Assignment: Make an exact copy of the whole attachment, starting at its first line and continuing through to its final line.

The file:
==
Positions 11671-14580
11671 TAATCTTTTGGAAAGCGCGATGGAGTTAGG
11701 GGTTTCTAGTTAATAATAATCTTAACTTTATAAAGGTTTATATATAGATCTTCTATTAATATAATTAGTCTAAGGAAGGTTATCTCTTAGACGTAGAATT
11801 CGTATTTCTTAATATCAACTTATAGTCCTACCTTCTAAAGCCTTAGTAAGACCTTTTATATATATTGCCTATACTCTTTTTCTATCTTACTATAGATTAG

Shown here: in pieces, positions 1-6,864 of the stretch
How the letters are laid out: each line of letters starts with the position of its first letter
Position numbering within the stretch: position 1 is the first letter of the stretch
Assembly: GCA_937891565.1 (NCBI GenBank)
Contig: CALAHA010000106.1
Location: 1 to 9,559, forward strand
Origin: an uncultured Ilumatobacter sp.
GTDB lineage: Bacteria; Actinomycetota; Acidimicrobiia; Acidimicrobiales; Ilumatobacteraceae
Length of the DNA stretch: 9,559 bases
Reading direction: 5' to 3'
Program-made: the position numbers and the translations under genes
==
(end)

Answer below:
Positions 11671-14580
11671 TAATCTTTTGGAAAGCGCGATGGAGTTAGG
11701 GGTTTCTAGTTAATAATAATCTTAACTTTATAAAGGTTTATATATAGATCTTCTATTAATATAATTAGTCTAAGGAAGGTTATCTCTTAGACGTAGAATT
11801 CGTATTTCTTAATATCAACTTATAGTCCTACCTTCTAAAGCCTTAGTAAGACCTTTTATATATATTGCCTATACTCTTTTTCTATCTTACTATAGATTAG

Shown here: in pieces, positions 1-6,864 of the stretch
How the letters are laid out: each line of letters starts with the position of its first letter
Position numbering within the stretch: position 1 is the first letter of the stretch
Assembly: GCA_937891565.1 (NCBI GenBank)
Contig: CALAHA010000106.1
Location: 1 to 9,559, forward strand
Origin: an uncultured Ilumatobacter sp.
GTDB lineage: Bacteria; Actinomycetota; Acidimicrobiia; Acidimicrobiales; Ilumatobacteraceae
Length of the DNA stretch: 9,559 bases
Reading direction: 5' to 3'
Program-made: the position numbers and the translations under genes